As for B.C., the catcher explained it meant “bunt coverage.”

Um, OK. To mix my sports but keep the rhyme, I think I’ll punt.

Until next time! Use the right words!

October 23, 2019 Posted by | Uncategorized | , , , , , , , , , , , , | Leave a comment

Couldn’t Pass up this Chance to be a Smartass

Last week, my wife and I decided to stop at Baskin-Robbins for some ice cream. After perusing the flavors and sampling a few, we made our choices and paid.

As I received my change, the guy behind the counter wished me well — at least, I think that’s what he meant.

“Have the rest of your day,” he said.

I paused to make sure I heard him correctly. Then, being who I am, I responded.

“Thanks, and have the rest of your day too,” I said. Then, referring to his co-workers, I said,  “And since I’m feeling so generous, have the rest of his day, too. And her day!”

He laughed. So did my wife.

Until next time! Use the right words!

October 3, 2019 Posted by | Uncategorized | , , , | Leave a comment

Who is This “Other” You Mention?

I find attorneys do not make good clients because most of them know how to write. But someone sent me the following ad.


If your name is “Other” and you’ve committed wrongdoing, watch out! This guy’s coming for you!

Thanks to Richard C. for the ad.

Until next time! Use the right words!

October 2, 2019 Posted by | Uncategorized | , , , , , | Leave a comment

Another Time Using the Right Words Didn’t Work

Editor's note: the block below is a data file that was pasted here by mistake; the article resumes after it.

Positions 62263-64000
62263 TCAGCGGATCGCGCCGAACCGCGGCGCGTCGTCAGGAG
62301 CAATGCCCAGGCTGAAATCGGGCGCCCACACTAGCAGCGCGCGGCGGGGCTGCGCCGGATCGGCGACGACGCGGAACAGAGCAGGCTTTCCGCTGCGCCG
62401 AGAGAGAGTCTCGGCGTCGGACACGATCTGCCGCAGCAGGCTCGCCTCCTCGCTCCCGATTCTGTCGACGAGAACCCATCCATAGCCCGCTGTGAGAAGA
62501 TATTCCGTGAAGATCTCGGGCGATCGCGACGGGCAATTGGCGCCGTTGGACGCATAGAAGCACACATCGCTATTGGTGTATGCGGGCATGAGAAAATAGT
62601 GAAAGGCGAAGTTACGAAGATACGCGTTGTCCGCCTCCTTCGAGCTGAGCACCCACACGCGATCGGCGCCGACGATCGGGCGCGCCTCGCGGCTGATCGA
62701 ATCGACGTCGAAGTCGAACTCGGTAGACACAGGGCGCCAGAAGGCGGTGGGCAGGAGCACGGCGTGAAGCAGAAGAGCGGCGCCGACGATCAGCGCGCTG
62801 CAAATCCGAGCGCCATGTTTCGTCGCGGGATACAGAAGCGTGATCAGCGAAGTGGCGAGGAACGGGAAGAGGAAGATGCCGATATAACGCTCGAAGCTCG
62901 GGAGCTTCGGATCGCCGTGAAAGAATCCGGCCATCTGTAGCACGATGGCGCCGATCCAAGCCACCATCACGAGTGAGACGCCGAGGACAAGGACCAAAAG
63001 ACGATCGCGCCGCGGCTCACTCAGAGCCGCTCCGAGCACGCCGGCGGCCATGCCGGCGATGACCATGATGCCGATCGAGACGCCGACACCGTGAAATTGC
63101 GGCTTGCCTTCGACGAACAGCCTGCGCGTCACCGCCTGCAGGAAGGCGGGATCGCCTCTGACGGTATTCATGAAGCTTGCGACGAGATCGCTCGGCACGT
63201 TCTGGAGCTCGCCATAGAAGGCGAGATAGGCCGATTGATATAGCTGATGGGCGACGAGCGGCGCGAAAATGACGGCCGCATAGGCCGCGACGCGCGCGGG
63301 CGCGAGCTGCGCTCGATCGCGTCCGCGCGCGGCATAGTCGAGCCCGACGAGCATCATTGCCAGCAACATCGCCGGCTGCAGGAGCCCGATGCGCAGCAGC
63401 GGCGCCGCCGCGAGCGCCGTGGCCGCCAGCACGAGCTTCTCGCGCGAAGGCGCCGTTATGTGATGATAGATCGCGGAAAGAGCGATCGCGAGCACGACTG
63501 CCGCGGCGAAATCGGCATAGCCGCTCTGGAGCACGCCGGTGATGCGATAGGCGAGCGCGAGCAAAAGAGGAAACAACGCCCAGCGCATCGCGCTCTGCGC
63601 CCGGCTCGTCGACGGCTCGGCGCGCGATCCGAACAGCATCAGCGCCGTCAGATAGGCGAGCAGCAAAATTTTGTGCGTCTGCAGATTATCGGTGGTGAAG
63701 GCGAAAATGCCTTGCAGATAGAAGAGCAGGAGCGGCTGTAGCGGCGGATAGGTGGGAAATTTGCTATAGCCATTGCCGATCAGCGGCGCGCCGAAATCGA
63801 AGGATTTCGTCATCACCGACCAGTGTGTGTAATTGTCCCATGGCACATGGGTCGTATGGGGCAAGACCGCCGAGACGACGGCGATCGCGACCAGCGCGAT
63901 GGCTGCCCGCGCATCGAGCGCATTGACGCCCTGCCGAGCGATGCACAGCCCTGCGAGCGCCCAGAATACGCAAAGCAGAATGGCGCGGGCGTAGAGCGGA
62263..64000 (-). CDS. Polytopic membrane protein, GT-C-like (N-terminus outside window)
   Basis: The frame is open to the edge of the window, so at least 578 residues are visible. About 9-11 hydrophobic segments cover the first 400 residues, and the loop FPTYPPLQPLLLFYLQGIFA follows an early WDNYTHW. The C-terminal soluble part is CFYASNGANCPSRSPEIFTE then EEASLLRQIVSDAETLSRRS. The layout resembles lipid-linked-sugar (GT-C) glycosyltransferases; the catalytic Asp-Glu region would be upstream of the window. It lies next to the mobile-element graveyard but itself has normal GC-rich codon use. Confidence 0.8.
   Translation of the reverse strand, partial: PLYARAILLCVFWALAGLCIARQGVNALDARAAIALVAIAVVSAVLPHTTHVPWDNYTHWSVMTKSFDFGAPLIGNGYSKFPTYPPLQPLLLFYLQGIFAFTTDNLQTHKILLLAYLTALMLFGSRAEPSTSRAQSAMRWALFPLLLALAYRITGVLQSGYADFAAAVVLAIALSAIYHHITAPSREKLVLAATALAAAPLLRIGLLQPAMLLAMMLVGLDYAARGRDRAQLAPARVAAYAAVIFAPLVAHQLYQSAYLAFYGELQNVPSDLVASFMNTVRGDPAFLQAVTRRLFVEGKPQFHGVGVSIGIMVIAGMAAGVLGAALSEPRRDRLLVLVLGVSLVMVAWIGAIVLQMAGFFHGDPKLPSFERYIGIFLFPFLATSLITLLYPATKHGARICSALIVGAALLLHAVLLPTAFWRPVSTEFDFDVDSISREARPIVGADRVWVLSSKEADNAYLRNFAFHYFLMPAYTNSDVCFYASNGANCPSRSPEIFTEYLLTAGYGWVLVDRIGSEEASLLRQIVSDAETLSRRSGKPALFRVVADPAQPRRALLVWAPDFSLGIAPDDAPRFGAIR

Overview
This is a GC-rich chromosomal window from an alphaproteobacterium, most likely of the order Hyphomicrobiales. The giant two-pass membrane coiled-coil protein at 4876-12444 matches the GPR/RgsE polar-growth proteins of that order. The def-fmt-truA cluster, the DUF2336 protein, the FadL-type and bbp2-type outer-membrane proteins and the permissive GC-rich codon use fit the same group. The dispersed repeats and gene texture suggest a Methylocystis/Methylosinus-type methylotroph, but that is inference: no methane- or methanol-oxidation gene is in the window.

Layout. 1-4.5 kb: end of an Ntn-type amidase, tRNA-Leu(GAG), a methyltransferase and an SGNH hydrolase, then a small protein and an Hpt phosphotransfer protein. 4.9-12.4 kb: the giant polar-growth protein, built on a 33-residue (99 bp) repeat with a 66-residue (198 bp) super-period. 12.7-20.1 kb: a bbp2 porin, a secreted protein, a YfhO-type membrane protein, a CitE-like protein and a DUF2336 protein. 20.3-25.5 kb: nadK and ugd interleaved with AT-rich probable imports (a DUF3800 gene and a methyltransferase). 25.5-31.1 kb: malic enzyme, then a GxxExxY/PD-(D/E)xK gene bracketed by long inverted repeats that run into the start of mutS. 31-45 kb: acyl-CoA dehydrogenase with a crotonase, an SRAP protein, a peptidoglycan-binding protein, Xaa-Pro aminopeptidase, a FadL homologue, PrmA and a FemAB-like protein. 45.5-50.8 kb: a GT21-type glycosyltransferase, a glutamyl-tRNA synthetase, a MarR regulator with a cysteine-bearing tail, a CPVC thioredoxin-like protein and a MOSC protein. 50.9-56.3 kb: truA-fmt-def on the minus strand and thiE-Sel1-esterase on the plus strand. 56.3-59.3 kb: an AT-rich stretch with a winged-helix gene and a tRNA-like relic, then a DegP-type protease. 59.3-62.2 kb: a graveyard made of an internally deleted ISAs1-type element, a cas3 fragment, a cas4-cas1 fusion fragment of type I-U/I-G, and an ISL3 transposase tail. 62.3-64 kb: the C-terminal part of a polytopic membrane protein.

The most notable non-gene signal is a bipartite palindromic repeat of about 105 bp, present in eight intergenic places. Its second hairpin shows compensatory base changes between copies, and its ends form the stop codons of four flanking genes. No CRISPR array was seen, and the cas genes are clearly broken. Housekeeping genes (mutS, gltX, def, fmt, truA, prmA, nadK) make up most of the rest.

Last week, I wrote about how using the right words nonetheless got me in trouble.

Read it here.

Well, it happened again, and at the very same networking meeting.

This time, I needed to give a testimonial to a woman who occasionally massages my back and shoulders. But I couldn’t just thank her for the massages because this group has just one person per category, and it already has a massage therapist (in fact, it was the massage therapist who was too busy and recommended this woman to me).

The woman who massages me does skin care. She spoke at a recent meeting and asked me to say something nice about her services in a general way.

I wasn’t sure what to say until somebody else talked about how her treatment relaxed her. So, I stood up and said the same thing, “Thank you, Franni, for your treatment. It really relaxed me.”

Immediately, I heard snickers from the audience. And there was nothing I could do or say.

Until next time! Use the right words!

September 26, 2019 Posted by | Uncategorized | , , , , , , , , , , | Leave a comment